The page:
Stable Hypercapnic COPD May Benefit From At-Home High-Flow Nasal Cannula Oxygen Therapy

Share this content:
High-flow nasal cannula oxygen therapy for COPD has been shown to be effective in the acute setting.
High-flow nasal cannula oxygen therapy for COPD has been shown to be effective in the acute setting.

At-home treatment with high-flow nasal cannula (HFNC) oxygen therapy for 6 weeks in patients with stable hypercapnic chronic obstructive pulmonary disease (COPD) improved health-related quality of life (HRQOL) and reduced hypercapnia according to a study published in the Annals of the American Thoracic Society.

Kazuma Nagata, MD, of the department of respiratory medicine, Kobe City Medical Center General Hospital in Japan, and colleagues conducted a multicenter, randomized crossover trial (ClinicalTrials.gov identifier: NCT02545855) comparing HFNC plus long-term oxygen therapy (HFNC/LTOT) with LTOT only in 32 adults with stable hypercapnic COPD.

 

Participants were randomly assigned to either 6 weeks of HFNC/LTOT using myAIRVO2® (Fisher & Paykel Healthcare; Auckland, New Zealand) followed by an additional 6 weeks of LTOT-only therapy or the reverse. The primary outcome was the change in QOL as assessed by St. George's Respiratory Questionnaire for COPD (SGRQ-C). The investigators used a linear mixed effect model to account for treatment effect, time effect, allocation effect, and participant effect.

A total of 29 participants completed the study. Data showed that HFNC/LTOT treatment improved the mean total SGRQ-C score by 7.8 points (P <.01), the arterial partial pressure of carbon dioxide (adjusted treatment effect –4.1 mm Hg), and the median nocturnal transcutaneous carbon dioxide pressure (adjusted treatment effect, –5.1) compared with LTOT only.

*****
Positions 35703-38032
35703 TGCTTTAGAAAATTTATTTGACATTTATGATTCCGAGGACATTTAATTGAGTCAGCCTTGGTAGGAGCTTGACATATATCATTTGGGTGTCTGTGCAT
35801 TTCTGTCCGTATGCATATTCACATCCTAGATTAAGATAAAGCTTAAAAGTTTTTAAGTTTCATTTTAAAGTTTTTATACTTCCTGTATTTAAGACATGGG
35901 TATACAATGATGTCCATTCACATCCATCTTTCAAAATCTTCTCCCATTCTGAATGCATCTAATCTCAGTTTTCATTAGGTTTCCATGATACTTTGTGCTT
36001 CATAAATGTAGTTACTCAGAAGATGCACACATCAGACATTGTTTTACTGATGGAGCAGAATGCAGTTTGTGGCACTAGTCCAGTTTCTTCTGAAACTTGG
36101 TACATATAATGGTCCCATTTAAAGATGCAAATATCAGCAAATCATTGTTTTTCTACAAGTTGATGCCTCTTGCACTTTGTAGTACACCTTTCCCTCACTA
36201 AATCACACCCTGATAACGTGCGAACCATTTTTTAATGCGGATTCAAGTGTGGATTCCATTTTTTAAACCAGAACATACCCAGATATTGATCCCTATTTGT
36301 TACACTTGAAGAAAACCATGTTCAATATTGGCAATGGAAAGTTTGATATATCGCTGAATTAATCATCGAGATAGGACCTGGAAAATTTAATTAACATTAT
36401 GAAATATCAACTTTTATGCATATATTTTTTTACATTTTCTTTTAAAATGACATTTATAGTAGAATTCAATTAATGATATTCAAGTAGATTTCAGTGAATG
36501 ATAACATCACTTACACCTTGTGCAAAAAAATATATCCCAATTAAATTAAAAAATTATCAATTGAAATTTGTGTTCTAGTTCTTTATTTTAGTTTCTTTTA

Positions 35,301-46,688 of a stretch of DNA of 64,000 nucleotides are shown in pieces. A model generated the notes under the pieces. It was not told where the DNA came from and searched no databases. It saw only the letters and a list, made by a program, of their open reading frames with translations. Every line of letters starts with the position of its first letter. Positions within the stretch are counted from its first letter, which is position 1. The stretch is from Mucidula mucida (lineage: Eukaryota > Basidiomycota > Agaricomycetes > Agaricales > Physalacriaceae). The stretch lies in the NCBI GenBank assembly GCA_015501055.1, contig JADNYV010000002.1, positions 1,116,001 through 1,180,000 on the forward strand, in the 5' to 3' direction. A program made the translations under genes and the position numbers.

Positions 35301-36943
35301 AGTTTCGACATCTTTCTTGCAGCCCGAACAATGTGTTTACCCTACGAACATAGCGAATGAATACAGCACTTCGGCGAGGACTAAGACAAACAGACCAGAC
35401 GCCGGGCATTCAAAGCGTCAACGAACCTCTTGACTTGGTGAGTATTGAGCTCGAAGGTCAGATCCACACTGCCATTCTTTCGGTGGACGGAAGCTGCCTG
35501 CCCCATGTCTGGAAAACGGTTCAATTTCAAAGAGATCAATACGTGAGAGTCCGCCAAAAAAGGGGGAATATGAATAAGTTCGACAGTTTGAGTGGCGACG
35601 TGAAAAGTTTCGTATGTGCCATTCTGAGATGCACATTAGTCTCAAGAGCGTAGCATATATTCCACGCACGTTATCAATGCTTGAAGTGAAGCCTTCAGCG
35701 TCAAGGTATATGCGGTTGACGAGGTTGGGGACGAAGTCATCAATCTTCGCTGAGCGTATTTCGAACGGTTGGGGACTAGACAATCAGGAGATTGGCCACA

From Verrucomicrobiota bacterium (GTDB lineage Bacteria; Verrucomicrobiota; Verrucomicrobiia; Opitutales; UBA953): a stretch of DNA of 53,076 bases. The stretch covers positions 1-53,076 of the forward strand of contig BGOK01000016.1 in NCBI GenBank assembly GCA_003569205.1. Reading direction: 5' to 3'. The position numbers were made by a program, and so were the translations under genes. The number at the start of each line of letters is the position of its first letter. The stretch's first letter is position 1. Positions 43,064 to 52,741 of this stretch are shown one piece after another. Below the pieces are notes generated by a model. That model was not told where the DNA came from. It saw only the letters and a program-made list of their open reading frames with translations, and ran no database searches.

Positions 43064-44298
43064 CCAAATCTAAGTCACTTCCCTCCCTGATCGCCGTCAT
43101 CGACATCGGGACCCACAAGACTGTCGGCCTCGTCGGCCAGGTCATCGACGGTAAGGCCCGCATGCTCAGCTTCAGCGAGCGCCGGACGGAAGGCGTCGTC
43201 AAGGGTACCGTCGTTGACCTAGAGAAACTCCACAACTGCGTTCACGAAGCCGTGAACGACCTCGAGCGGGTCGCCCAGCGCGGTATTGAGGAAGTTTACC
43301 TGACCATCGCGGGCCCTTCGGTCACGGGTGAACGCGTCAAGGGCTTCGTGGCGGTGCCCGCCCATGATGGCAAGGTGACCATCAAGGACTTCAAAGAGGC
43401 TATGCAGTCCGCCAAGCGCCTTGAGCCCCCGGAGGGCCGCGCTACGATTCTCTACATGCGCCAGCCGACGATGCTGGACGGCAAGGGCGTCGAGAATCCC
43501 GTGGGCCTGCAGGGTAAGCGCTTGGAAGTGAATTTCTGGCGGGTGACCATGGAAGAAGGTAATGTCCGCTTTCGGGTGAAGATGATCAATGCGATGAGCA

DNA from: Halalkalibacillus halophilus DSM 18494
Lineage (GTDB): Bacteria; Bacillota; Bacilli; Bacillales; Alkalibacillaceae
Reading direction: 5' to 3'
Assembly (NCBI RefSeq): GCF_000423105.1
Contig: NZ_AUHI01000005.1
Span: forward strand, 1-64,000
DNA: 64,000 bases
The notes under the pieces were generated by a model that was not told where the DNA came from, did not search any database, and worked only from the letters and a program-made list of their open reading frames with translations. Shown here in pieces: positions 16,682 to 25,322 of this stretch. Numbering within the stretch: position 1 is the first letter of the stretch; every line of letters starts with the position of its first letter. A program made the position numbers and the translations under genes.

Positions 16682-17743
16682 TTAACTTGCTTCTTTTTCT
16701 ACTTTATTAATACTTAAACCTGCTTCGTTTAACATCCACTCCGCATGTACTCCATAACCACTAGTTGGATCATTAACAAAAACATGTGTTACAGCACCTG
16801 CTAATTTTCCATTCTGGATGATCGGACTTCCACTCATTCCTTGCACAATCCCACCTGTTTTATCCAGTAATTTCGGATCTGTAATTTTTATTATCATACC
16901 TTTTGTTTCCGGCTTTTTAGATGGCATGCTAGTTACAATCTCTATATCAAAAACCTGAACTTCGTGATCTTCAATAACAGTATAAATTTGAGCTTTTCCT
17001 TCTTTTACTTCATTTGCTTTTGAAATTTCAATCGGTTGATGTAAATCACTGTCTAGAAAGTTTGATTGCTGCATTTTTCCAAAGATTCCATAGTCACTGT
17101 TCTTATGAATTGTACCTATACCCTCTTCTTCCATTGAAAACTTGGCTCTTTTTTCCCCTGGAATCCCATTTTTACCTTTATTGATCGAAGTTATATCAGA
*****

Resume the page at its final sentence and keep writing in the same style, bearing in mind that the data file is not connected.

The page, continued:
However, HFNC/LTOT did not improve the arterial partial pressure of oxygen, dyspnea, spirometry measures, lung volumes, the 6-minute walk test, or physical activity. The most frequently encountered adverse effect of HFNC therapy was nocturnal sweating, which occurred in 20.7% of participants. During the trial, 4 severe adverse events occurred (2 in each group), but these were deemed not to be the result of therapy.

Growing evidence indicates that HFNC oxygen therapy is beneficial in the acute setting. These findings suggest that the benefits of HFNC may apply to at-home therapy as well.

Reference

Nagata K, Kikuchi T, Horie T, et al. Domiciliary high-flow nasal cannula oxygen therapy for stable hypercapnic COPD patients: a multicenter, randomized crossover trial [published online December 28, 2017]. Ann Am Thorac Soc. doi:10.1513/AnnalsATS.201706-425OC

Sign Up for Free e-newsletters